installation shot, Brian Weil, Institute of Contemporary Art, University of Pennsylvania

Brian Weil, Susan (1993), installation shot, Institute of Contemporary Art, University of Pennsylvania

 

 

 

 

 

 

 

 

 

 

Brian Weil (1954–1996) is an artist whose photographs channel the viewer into a deeply unsteadying engagement with liminal communities and subcultures. As a member of ACT UP and the founder of New York City’s first needle exchange, Weil’s photographs became inextricably tied to his activist practice. His late work, an extensive series of simultaneously raw and self-reflexive portraits whose subjects struggle through the emerging AIDS pandemic, is presented along with selections from several earlier and concurrent projects: Hasidim (insular populations of Hasidic Jews in Brooklyn and the Catskills), Miami Crime (homicide scenes investigated by the Miami Police Department), Sex (underground sex and bondage participants), and an extensive video project with members of nascent transgender support groups. Weil immersed himself in the lives of those he felt compelled to represent; later, with the advent of the AIDS pictures, he depicted those with whom he had become intertwined through his activist practice. Heavily reworked and remediated, his photographs foreground the complex relationships between photographer and subject, and between photograph and viewer.

Weil was a younger contemporary of Nan Goldin and Larry Clark, participant-observer photographers who shot intimate portraits of friends and loved ones living on society’s margins. Like theirs, his work complicated prevailing notions of documentary photography. Vehemently resistant to photographic truth claims, Weil dismissed traditional photojournalism as easily consumable and ultimately apolitical. In contrast, he produced work utterly distinct in its physical mediation and unique relationship to the politics of representation. Part of his process involved intervening with his negatives—scratching, overexposing, and re-photographing them—techniques meant to lead the viewer into a reflexive investigation of the processes and effects of marginality. This exhibition at ICA is the first major monographic retrospective of Weil’s work in fourteen years. Born in Chicago, Weil moved to New York where he had his first solo exhibition at Artists Space in 1980. Although he initially showed with members of the Pictures Generation such as Sherrie Levine and Richard Prince, Weil quickly disassociated his practice from photographic postmodernism.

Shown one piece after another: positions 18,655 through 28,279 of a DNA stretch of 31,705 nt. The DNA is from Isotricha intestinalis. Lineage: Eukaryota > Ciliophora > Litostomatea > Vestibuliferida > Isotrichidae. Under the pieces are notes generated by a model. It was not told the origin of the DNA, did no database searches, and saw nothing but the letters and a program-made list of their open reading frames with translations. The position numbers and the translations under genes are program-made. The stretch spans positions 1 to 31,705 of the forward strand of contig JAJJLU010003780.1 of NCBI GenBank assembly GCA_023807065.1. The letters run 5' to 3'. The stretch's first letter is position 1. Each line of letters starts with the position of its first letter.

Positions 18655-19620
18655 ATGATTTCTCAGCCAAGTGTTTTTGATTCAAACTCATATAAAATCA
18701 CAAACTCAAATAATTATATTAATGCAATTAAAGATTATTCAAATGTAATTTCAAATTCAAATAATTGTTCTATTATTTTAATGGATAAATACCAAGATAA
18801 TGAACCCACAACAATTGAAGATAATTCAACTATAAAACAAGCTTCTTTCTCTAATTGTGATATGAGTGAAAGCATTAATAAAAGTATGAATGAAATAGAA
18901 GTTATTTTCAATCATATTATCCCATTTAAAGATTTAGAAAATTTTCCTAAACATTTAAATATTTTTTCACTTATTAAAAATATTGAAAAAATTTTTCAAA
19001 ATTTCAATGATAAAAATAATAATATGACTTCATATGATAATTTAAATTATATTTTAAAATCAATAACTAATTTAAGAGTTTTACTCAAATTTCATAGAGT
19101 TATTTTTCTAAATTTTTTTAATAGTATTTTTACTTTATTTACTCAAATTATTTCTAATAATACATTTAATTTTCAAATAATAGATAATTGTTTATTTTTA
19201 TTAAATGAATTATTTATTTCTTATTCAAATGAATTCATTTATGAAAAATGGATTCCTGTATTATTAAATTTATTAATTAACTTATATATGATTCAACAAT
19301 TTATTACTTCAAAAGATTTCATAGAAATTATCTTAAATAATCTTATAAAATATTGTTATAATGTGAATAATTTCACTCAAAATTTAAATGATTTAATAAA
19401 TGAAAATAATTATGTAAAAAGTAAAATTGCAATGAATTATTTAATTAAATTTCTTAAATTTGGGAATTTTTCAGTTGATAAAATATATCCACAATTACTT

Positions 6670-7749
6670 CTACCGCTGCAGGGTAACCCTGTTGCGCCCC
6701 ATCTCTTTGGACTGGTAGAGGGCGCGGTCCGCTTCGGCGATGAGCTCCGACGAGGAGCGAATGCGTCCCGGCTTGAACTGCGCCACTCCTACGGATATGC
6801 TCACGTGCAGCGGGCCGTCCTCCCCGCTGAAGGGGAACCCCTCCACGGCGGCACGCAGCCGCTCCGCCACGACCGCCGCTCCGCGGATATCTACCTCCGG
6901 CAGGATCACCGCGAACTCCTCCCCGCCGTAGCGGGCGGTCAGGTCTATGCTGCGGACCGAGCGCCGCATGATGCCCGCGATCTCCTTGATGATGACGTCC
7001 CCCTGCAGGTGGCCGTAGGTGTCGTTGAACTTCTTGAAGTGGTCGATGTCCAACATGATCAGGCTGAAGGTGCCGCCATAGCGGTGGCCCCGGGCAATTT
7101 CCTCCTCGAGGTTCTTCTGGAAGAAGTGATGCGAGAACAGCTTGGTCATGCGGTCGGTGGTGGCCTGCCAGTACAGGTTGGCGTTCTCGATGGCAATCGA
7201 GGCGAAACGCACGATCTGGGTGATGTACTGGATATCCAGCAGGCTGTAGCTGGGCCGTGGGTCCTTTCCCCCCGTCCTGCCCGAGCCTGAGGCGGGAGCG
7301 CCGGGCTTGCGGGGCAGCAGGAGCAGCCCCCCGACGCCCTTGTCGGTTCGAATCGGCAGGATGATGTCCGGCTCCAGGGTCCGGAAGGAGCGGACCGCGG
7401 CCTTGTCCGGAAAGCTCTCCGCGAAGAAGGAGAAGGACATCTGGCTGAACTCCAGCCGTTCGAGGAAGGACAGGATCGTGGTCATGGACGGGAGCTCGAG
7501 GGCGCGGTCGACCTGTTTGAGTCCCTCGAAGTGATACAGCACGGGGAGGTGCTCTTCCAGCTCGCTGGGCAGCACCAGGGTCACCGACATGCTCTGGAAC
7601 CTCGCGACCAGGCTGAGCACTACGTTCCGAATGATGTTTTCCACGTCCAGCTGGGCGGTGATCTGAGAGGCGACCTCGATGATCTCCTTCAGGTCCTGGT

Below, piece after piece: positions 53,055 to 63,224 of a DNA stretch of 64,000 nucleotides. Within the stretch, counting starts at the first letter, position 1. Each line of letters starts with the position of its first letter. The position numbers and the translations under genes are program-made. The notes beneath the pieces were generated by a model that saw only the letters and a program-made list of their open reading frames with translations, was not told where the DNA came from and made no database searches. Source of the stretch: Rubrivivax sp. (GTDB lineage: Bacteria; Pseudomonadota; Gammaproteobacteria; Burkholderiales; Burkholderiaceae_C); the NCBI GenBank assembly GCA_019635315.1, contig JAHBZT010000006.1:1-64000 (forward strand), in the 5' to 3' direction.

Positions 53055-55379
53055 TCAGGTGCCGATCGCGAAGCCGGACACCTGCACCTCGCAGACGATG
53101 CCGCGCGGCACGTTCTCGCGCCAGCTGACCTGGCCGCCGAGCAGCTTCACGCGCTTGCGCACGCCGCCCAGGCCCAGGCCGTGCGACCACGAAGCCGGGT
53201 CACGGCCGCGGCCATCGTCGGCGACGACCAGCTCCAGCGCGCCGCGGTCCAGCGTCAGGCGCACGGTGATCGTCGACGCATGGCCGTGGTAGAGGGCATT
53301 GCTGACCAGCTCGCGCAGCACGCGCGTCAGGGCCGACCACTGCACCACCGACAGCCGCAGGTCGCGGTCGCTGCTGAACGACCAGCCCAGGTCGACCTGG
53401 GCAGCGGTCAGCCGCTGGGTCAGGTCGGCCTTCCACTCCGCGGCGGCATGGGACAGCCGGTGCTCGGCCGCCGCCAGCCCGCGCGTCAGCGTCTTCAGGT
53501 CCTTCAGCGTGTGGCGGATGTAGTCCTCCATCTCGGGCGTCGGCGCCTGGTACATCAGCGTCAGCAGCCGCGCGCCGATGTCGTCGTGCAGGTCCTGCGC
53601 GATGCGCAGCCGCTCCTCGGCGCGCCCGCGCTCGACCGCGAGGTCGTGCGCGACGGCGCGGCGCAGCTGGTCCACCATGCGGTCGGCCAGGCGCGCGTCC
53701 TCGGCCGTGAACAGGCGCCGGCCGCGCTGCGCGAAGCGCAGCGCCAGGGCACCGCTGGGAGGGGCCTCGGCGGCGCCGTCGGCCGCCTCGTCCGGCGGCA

During his career, he had twenty-one solo exhibitions at institutions, including Moderna Museet, Stockholm (1989), the Saint Louis Art Museum (1991), and the Wexner Center for the Arts, Columbus (1992). In 1991, the International Center of Photography organized a traveling exhibition of his AIDS photographs, which was also the subject of the book Every 17 Seconds (Aperture, 1992).

Weil’s work is exhibited according to the artist’s practice, with large-scale photographs hung unframed to foreground their mediated materiality. The presentation also emphasizes the work’s resonance with contemporary debates on the politics of sexuality, activist aesthetics, and photographic representation.

—Stamatina Gregory, Guest Curator

Brian Weil, Untitled (Sex), 1979-1982

 

Brian Weil | 2013 | about